Businesses benefit from the capabilities of both people ops and HR by ensuring they have clear lines of communication between these departments. This helps ensure a consistent approach to talent management and employee retention, which can ultimately benefit the organization's overall performance.

Linda Shaffer
Chief People Operations Officer at Checkr

The relationship between People Ops and HR has evolved over time as organizations have come to realize that both departments need to be working together if they want to achieve their desired results. By leveraging the strengths of both approaches—People Ops’ emphasis on culture creation through interpersonal relationships and HR’s focus on providing tangible resources such as training materials or job postings—organizations can ensure that their workforce is engaged, satisfied with their jobs, motivated to perform at their best levels possible, consistently learning new skills that may benefit them in both the short-term as well as long-term future endeavors, etc.

How to Build a People Team

There are a number of considerations for any business looking to start a People team, combining the values of HR and People Ops:

How Big is Your Team, And What’s Your Growth Rate?

If your organization is going to grow from 2 people to 5 people in the next 16 months, then it may not be critical to start building a People Team. But if you’re going from 5 people to 50 people, creating more structure is recommended.

[quote-block author='Ricardo von Groll, Manager at Talentify']Businesses can benefit from People Ops and HR in the sense that they will have all people's relevant aspects covered. Strategy and execution are better performed once companies have both 'departments'.[/quote-block]

What are Your Current Retention and Engagement Rates?

If you don’t know, that’s a sign that perhaps it’s time to onboard someone whose role it is to gain and understanding of these things. And if these numbers or low, then intervention is certainly needed.

Do You Have the Financial capacity for a People Team?

For many people, particularly small businesses or start-ups, finances may be a barrier and there can only be one role. But you can still adopt the People Ops values or spirit by implementing strategies like periodic pulse checks, tracking retention, and leveraging HRIS software to automate as much as the traditional functions as possible – and free up time for employee experience initiatives.

How GoCo Can Help

  • Modern HRIS – GoCo’s Modern HRIS supports stronger employee engagement and experience, as it puts the power of control in employees’ hands. The same goes for HR managers — they're able to create a better environment for employees from day one, with digital onboarding, benefits admin, at-a-glance payroll, magic documents, and more.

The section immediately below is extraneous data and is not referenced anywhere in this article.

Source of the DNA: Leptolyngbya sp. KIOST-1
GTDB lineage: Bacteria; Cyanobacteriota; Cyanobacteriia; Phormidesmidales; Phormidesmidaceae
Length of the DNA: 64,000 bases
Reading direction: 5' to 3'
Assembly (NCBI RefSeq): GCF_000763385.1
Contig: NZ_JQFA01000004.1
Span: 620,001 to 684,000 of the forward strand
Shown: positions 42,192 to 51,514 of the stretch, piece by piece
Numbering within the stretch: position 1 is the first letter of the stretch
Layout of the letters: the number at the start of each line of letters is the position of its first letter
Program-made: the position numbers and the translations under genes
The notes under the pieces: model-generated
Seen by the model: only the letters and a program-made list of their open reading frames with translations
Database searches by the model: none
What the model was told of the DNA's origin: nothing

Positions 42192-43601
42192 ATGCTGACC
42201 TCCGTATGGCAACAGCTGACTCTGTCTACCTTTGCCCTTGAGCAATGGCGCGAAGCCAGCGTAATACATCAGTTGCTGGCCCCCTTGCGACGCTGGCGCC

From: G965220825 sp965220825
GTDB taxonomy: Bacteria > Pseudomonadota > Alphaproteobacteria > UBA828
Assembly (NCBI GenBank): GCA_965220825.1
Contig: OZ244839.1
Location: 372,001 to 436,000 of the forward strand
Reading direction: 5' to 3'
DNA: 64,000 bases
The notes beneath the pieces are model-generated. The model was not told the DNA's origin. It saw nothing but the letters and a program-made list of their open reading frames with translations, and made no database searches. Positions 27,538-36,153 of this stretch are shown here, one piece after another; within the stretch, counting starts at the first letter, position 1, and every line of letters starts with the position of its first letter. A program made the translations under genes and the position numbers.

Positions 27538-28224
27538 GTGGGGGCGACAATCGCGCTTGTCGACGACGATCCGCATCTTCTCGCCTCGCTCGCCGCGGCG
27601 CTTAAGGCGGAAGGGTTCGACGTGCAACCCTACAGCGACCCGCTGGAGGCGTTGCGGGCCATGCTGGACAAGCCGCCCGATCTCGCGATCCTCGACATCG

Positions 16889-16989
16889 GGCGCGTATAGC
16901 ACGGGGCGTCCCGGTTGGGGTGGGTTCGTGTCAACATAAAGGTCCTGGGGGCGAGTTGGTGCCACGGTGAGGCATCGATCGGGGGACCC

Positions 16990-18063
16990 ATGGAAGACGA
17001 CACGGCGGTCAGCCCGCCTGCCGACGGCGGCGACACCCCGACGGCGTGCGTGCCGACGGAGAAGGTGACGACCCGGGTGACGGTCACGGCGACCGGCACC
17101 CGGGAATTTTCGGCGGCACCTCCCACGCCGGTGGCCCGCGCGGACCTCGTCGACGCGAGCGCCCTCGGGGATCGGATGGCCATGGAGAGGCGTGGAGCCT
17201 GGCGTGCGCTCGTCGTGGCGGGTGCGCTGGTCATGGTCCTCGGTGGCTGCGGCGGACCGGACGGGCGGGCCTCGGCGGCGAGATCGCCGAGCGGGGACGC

• Feedback — The feedback tool helps on the People Ops front, because employees can give and receive feedback, which ultimately helps them grow in their role, as well as stay engaged.

If both teams are appropriately resourced, their strategy will be built to have a huge impact on the overall company population as long as the ROI metrics are well documented through data and analytics. As long as the people strategy coming from these teams is data-backed, let the teams run with it! Data-backed strategy rarely fails if executed correctly.

Cheyenne Horvat
Manager, People Ops at Carta

Final Thoughts

It's clear that there're distinct differences between People Operations and Human Resources, yet they're closely related when it comes to helping an organization and its team succeed. Both disciplines bring unique perspectives - from understanding people's needs within an organization to ensuring those needs are met with appropriate resources - which should be leveraged for maximum benefit by busy HR department leaders looking for ways to optimize workplace performance among their staff members while simultaneously meeting company objectives in terms of bottom line profit margins or other measurable metrics depending on industry type.

Together they create a powerful combination capable of transforming enterprises into high-performing workplaces where employees feel appreciated and valued while also contributing positively towards organizational growth over time. By understanding how they work together you will be able to set your business up for success!